Vaccinating for dear life

It is the fight of our generation.

Our essential weapon is vaccination. And as has been said: Vaccinate, vaccinate, vaccinate.

Prime Minister Jacinda Ardern and director-general of Health Ashley Bloomfield repeatedly exhort us to get our jabs. Whatever the late start to vaccination, whatever the Government’s mistakes or sluggish rollouts, whatever our political affiliation, they are dead right.

We must vaccinate for dear life.

New Zealand topped 90,000 jabs a day in late August. What an achievement.

The alarm caused by the Auckland outbreak spurred action. Younger age groups became eligible. Many more vaccination sites opened.

The difficulty now is that the easier targets — those of us keen to do our bit and those who acted on that impulse — have received at least their first inoculations.

The challenge now is to reach out and sustain high rates. Yesterday, total jabs numbered 62,782.

How might these consistently higher rates be achieved?

Vaccination via pharmacies and GPs, as well as the primary centres and drive-through sites, created impressive capacity. The fact the Pfizer vaccine was less difficult to store than first thought was a game-changer.

On top of that, the boosts in supply from Spain and Denmark have removed any hesitancy in going full tilt.

The Mr Whippy-style buses arriving in South Auckland have injected a little fun into the campaign. Going door-to-door, face-to-face, is essential to increase coverage.

The hard-core anti-vaxxers are estimated to be about 5% of the population and are highly unlikely to change their minds — unless they suddenly want to travel overseas and need a vaccine passport to do so. But there are also both large numbers of those who are unsure — often prey to misinformation and lies — and many who will simply not get around to it.

The size of that last cohort should not be underestimated. Procrastination, lethargy or being reluctant to decide — no matter good intent — is part of being human.

The vaccination battle must be waged on many fronts, especially in search of increased numbers of the young and groups less engaged with mainstream New Zealand.

Clinics at Pasifika churches and working through Maori health providers have been part of the arsenal.

Tactics are required to tackle socially and economically challenged parts of the community, whatever their ethnicity.

Prizes and rewards have been promoted as incentives. They have a place.

What about checks through schools? What about every GP office checking on every single eligible person on their books?

What about more use of testimonials from sporting stars and other leading figures?

What about grandparents checking on their grandchildren and asking, nicely of course, how they are getting on with their vaccinations?

Businesses are doing their bit, as well. Steel and Tube, for example, is offering $150 in cash, shares or KiwiSaver for staff fully dosed by mid-November.

New Zealand can play on its pride and as a competitive game, ranking ourselves in a medal table against the world. Column 1: Where do we stand on first jabs in the league of nations? Column 2: What is our ranking on the fully vaccinated?

These could be updated every day or two.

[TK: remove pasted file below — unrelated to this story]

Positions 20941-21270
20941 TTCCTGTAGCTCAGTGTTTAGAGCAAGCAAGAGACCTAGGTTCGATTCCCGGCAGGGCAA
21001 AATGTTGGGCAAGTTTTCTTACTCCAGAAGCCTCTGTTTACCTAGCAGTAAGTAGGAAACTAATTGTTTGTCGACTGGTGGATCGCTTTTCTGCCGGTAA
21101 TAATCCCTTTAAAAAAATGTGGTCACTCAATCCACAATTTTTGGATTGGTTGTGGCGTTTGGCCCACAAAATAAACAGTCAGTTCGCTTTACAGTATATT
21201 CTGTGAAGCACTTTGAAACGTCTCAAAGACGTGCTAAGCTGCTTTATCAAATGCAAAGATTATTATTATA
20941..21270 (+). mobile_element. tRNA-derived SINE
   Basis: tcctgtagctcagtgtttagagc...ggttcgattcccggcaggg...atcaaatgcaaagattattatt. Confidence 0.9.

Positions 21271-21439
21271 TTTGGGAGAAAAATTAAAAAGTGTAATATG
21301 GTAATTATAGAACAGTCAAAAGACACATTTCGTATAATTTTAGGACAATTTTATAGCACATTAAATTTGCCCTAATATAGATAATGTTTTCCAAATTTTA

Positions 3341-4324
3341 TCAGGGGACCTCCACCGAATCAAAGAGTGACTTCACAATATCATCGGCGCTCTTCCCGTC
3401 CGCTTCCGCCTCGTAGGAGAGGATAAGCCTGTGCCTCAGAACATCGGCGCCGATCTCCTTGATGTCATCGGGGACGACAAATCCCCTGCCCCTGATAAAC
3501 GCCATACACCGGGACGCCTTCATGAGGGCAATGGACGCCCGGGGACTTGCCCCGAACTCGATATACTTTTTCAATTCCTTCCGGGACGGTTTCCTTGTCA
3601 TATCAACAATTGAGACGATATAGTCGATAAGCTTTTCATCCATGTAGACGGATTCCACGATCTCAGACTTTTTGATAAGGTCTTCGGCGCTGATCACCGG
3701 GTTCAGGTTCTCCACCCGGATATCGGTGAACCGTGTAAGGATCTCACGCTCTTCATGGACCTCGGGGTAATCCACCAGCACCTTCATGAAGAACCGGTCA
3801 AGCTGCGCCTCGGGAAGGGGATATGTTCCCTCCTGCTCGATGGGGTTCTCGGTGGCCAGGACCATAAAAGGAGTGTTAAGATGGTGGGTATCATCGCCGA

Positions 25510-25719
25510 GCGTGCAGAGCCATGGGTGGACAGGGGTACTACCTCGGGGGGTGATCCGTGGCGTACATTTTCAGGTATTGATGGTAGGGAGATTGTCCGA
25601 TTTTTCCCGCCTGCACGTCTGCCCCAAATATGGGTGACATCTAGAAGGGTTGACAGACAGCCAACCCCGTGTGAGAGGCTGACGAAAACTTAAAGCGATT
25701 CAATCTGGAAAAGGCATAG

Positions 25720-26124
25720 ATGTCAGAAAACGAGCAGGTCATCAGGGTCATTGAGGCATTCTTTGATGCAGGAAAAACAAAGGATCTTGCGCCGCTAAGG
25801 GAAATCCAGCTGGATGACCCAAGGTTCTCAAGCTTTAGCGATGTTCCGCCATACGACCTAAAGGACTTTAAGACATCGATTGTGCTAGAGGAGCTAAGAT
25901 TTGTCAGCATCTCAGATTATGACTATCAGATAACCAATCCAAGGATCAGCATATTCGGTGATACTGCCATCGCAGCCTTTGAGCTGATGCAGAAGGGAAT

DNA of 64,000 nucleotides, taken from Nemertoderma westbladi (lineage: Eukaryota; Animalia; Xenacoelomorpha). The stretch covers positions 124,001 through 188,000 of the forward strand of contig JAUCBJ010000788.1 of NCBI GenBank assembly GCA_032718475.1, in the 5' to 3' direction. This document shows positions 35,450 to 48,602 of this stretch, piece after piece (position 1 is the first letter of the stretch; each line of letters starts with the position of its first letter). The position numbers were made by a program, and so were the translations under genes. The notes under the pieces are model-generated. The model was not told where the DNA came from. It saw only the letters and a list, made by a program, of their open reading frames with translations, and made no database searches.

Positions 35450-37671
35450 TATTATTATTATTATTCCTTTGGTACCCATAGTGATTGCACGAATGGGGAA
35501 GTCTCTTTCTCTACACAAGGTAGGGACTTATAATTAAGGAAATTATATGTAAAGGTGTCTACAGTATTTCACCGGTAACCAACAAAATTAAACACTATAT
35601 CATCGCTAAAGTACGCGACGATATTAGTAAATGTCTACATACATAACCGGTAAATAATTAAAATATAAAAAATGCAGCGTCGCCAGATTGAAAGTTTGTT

The results at present are encouraging. From being at the bottom of the developed world, miles behind pandemic disaster zones like the United Kingdom, we are climbing fast.

As a small and relatively united and prosperous nation, we should strive towards the very top.

Already, it is clear vaccination will be needed for overseas travel. Other restrictions on the unvaccinated could also be persuasive. A dose of self-interest can overcome hesitation.

It is clear vaccination for 80% of those 12 and over will be insufficient. Hospitals, appallingly short of ICU capacity, will be quickly swamped. There will be many more deaths.

Can we, however, top 90%?

We know eventually we must open to the world. And even with 90%-plus there will be more deaths.

The under-12s, at least for some time, will be a potential reservoir for infection. In due course, children might need to be inoculated as well.

"Vaccinate, vaccinate, vaccinate" must be our rallying cry.


Another good editorial.
It is pleasing to see that you have moderated your previously unequivocal blaming of the Govt for the delays in the vaccine rollout to the more moderated, "whatever" approach. The jury has yet to determine the reasons behind the delays and it is unfair to lay blame on anyone with out evidence.
The point is that the rollout is steaming forward now with the population equivalent of Invercargill being vaccinated every day.
If we get to the 90%, or even the 80% level by Christmas and gradually start opening up the country by next winter, (which will be the real danger period for us) and the death rate from Covid19 is down the the levels currently experienced for standard influenza, then we will have achieved something.

"What about more use of testimonials from sporting stars and other leading figures?" Ask the stars? Who do you mean, like Eric Clapton?

Our journalists are your neighbours

We are the South's eyes and ears in crucial council meetings, at court hearings, on the sidelines of sporting events and on the frontline of breaking news.

As our region faces uncharted waters in the wake of a global pandemic, Otago Daily Times continues to bring you local stories that matter.

We employ local journalists and photographers to tell your stories, as other outlets cut local coverage in favour of stories told out of Auckland, Wellington and Christchurch.

You can help us continue to bring you local news you can trust by becoming a supporter.

Become a Supporter